Creating the Textures

Image size

You should always be wary of the sizes of your textures. Always opt for the lowest possible size you can get away with. It’s also good practice to restrict your sizes to the power of 2. These are some examples:

256 x 128
256 x 256
512 x 8
512 x 512
1024 x 1024
2048 x 2048

Textures don’t always have to be square, but each dimension should preferably be a power of 2.

By ensuring the dimensions of your textures are a power of two, the graphics pipeline works way more efficient and render performance will be better, because it’s faster to divide and multiply by powers of 2. It’s especially important if you’re making use of mipmaps.


For the cloud textures we’ll be using dimensions of 512 x 512. Create a new Photoshop file and name it something sensible. In this texture we’re going to save two cloud noises. If you’re satisfied, click ‘Create’.

The result should be a square canvas. The color doesn’t matter at this point.

Photoshop Filters


The next step is applying a filter. This filter is going to be your noise. Click on Filter > Render > Clouds.

The result should looks something like this.


Now create a new layer by pressing Shift + Ctrl + N, or by doing it any other way you’re familiar with. Repeat the second step again with this layer, so you have two layer with the Clouds filter. When you’ve done that, press Ctrl + Alt + F to execute the filter again. This time it should have more contrast. Repeat pressing those buttons until you’re satisfied with the result.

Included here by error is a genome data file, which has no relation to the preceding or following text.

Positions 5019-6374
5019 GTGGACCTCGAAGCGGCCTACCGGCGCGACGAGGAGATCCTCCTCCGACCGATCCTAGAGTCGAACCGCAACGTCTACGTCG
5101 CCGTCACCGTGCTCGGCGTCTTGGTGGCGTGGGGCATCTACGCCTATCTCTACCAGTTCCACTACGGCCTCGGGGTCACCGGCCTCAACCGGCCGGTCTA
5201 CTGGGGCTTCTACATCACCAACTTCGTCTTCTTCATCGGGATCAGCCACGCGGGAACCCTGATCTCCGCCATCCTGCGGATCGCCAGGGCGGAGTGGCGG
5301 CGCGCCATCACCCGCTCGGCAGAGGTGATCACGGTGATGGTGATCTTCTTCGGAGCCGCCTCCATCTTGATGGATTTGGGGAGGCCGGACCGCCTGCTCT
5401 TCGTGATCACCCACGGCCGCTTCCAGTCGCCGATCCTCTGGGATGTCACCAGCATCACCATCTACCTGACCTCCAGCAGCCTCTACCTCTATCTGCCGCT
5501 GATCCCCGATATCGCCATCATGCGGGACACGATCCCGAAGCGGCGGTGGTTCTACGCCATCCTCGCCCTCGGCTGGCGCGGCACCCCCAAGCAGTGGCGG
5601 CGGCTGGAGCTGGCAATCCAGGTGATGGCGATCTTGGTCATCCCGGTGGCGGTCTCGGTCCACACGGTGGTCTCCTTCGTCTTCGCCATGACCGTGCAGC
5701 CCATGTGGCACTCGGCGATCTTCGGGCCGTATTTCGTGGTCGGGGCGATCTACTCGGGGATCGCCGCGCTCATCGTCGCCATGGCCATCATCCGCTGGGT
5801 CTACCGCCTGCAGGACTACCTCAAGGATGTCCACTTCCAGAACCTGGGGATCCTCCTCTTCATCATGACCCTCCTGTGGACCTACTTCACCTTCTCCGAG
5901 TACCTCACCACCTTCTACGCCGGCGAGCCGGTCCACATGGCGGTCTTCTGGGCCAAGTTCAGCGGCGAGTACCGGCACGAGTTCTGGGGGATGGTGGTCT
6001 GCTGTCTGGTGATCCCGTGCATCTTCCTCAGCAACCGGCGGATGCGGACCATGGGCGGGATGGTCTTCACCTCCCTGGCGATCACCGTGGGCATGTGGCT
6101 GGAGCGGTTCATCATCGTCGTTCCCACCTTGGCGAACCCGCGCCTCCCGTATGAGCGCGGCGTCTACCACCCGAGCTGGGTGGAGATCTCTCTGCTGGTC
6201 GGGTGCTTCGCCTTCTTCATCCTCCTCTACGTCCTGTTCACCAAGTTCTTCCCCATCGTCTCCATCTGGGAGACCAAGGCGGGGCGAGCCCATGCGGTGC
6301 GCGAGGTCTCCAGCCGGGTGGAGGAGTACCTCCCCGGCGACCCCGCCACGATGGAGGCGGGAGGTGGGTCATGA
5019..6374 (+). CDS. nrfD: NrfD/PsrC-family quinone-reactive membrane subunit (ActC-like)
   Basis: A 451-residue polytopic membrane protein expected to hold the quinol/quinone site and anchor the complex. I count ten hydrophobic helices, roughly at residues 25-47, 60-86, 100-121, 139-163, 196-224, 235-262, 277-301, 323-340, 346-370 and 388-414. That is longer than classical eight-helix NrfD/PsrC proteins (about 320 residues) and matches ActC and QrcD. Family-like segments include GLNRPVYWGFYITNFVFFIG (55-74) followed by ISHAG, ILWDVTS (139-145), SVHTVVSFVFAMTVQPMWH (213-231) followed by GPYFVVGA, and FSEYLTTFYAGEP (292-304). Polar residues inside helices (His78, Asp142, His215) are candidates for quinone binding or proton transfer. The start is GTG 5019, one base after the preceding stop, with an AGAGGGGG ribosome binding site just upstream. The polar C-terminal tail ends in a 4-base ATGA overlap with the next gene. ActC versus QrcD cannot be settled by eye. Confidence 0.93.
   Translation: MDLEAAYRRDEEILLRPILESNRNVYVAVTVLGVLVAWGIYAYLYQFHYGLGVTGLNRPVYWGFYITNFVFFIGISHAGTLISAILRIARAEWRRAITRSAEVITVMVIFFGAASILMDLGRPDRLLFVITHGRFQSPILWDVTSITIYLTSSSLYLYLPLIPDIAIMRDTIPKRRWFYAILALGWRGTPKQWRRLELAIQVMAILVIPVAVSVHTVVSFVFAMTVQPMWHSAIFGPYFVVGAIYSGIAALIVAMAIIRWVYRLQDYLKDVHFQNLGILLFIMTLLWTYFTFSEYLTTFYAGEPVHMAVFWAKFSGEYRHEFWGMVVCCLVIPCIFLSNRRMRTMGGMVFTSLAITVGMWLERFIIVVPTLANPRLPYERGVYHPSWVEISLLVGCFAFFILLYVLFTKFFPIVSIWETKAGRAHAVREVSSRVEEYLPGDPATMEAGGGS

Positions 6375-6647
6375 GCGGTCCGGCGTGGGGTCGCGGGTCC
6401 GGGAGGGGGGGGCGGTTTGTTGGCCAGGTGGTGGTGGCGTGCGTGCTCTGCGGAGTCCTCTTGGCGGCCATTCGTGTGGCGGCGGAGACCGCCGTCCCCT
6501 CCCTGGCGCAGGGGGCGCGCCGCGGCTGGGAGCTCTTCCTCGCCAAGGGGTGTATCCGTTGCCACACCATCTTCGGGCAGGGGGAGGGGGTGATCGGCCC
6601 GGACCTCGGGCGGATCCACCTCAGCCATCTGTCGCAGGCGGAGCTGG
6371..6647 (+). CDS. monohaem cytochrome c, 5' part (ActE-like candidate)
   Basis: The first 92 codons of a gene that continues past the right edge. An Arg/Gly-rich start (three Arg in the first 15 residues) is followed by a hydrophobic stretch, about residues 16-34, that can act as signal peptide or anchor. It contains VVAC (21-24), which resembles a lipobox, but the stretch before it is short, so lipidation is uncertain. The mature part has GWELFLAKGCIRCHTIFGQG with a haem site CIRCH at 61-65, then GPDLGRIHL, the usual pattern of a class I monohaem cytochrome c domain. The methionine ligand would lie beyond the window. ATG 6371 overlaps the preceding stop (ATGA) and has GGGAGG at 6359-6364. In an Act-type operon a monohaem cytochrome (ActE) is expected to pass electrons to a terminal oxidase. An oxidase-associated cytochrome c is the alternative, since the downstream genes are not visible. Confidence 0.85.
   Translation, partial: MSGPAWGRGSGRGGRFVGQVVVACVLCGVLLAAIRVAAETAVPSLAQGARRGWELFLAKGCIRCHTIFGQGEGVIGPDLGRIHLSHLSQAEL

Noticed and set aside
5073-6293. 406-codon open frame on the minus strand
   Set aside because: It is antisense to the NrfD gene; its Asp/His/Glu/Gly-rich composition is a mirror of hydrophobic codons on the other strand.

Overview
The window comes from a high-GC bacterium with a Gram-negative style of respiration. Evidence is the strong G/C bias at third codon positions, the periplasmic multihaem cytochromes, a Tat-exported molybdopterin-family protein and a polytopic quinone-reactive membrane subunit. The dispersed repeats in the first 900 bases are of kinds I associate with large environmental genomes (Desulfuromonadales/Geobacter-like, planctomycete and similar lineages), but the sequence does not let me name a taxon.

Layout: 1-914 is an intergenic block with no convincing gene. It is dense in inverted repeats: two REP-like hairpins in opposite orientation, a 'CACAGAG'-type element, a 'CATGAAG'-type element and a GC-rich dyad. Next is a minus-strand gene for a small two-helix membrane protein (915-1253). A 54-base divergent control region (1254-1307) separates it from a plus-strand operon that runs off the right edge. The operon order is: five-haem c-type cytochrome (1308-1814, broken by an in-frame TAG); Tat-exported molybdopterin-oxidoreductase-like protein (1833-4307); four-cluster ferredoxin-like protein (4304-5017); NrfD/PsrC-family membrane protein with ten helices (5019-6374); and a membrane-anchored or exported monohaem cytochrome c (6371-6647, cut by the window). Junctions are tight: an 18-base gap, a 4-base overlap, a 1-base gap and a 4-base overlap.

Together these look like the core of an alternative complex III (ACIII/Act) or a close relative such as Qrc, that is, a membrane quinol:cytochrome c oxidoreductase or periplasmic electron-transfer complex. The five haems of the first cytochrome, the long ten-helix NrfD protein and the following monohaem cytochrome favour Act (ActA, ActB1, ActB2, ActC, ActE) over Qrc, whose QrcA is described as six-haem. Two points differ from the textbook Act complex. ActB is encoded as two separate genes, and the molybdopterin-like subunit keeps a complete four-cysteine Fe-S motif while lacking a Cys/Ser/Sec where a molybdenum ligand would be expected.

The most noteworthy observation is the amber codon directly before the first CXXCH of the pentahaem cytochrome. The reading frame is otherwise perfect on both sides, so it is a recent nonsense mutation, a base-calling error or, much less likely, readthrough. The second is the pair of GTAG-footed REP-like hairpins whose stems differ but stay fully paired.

Press Ctrl + L. The Levels window should pop up. Drag the little grey arrow a bit to the right to darken the lower values in your texture even more.

The result should be something that looks like wispy clouds.

Channel Packing

Channel packing is a very handy way of saving texture space and therefore memory. It’s different grayscale images packed in different color channels: Red, Green, Blue and optionally Alpha (we don’t need an alpha channel in this texture). These individual channels can then be extracted in the shader. It does increase the shader complexity a little.


Double click on the first layer we made. A Layer Style options window should pop up as below.


We’re going to put this texture in the Red channel. Untick the G (green) and B (blue) channel boxes under Advanced Blending.


Do the same thing with the second layer, but this time untick the R (red) en B boxes, so the layer will be in the Green channel. This should be your final result.


Save the file as a .psd of .tga. If you choose .tga choose “24 bits/pixel” in the Targa Options window . Then drag the file from the folder you saved it in into your Unreal Content Browser.

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